If you asked me this a few years ago, I probably would have answered the Santagelo series by the late great Jackie Collins or and I have to say, Sophie Kinsella’s Shopaholic series (can’t forget her as it was those that were the deciding factor on which genre I wrote). I was hooked on these for years and have read all but the last one which is still sitting patiently on my TBR pile. In the past year though, the book which touched me most was Me Before You by Jojo Moyes. I have yet to see the film, due to currently being stuck in France awaiting the completion of our purchase, but from the accounts of Facebook friends it has been made true to the book, which is a rare occurrence. I would love to have written that book as it has touched so many people’s lives in quite a profound way, as I am sure the film will do the same.

5. If you could only save one of your characters from fictional calamity, which would you pick and why? 
That, I have to say is a tough question as I prefer each character to have found some kind of happiness or growth from their roles in my books. I think, if I wanted to be a bit of a devil about things, I might decide to rescue Jasper Barnes, not that he deserves it you understand, but it would be fun to play around with to get him out of the holes that he digs for himself.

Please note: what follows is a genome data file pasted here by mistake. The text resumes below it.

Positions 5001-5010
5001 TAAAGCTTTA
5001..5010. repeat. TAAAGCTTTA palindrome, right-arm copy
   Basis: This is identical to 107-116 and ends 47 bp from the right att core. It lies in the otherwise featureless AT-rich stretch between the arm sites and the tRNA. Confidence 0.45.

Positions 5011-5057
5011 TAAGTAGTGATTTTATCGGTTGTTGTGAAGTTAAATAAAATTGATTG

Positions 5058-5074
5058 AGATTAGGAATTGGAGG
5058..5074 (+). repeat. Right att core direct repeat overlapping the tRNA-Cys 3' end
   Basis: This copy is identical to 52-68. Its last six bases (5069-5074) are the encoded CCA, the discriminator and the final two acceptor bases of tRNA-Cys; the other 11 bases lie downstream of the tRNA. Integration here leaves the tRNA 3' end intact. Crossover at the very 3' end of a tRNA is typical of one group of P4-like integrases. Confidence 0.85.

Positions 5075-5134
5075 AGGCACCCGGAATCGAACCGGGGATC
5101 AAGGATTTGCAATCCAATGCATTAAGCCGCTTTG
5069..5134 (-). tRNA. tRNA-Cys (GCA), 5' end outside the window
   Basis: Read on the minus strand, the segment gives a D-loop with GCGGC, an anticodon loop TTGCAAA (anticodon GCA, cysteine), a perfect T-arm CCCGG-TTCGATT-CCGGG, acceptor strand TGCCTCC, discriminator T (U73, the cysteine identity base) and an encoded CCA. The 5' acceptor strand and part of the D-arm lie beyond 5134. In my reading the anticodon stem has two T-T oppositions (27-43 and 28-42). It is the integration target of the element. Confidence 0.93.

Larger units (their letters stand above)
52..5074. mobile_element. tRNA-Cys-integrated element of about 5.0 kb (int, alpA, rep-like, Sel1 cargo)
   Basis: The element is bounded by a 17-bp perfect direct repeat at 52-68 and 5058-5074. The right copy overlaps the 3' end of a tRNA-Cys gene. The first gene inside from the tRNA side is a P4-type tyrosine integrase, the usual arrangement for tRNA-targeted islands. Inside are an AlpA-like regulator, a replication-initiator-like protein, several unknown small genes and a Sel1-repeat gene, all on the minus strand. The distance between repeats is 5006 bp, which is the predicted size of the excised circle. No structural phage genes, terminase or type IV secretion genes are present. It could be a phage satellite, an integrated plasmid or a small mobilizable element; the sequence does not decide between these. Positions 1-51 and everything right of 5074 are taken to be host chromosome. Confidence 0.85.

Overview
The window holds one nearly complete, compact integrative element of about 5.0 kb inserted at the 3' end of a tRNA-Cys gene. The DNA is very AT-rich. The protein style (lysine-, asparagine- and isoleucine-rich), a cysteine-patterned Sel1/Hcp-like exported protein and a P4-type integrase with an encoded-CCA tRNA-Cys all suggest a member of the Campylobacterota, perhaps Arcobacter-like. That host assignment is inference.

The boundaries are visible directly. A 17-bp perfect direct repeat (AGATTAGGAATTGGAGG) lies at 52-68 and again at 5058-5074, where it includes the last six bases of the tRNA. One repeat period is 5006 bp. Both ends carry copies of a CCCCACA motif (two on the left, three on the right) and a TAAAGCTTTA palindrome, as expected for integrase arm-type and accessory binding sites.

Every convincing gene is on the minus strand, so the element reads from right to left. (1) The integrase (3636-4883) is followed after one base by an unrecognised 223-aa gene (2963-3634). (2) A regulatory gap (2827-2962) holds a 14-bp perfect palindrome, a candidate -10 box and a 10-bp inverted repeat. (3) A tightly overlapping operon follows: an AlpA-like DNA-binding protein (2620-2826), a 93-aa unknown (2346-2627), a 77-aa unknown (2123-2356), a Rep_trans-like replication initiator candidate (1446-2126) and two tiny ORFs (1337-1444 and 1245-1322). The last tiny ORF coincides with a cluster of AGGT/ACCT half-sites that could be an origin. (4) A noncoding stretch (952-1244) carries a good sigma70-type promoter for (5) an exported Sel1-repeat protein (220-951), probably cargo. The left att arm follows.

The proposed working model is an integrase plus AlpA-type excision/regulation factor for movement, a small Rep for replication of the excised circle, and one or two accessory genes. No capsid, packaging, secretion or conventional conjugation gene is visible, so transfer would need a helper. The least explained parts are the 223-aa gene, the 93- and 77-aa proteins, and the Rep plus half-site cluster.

6. If you could spend the day with your favourite literary character (not from your books), who would you spend it with and what would you do? 
You probably would expect me to immediately say Becky Bloomwood but you are wrong on that one. Sophie Kinsella may have been somewhat of an inspiration to me when writing but having said that I prefer the strength of character that Lucky Santangelo has, so she would be my ideal literary character to spend a day with. As far as what we would do is concerned, I don’t have a clue. In any one day Lucky’s life took her through fashion, finance, dealing with The Mob, worrying about family and a myriad of other things. Anything that came her way I would be more than happy to ride alongside and hopefully find out how things pan out.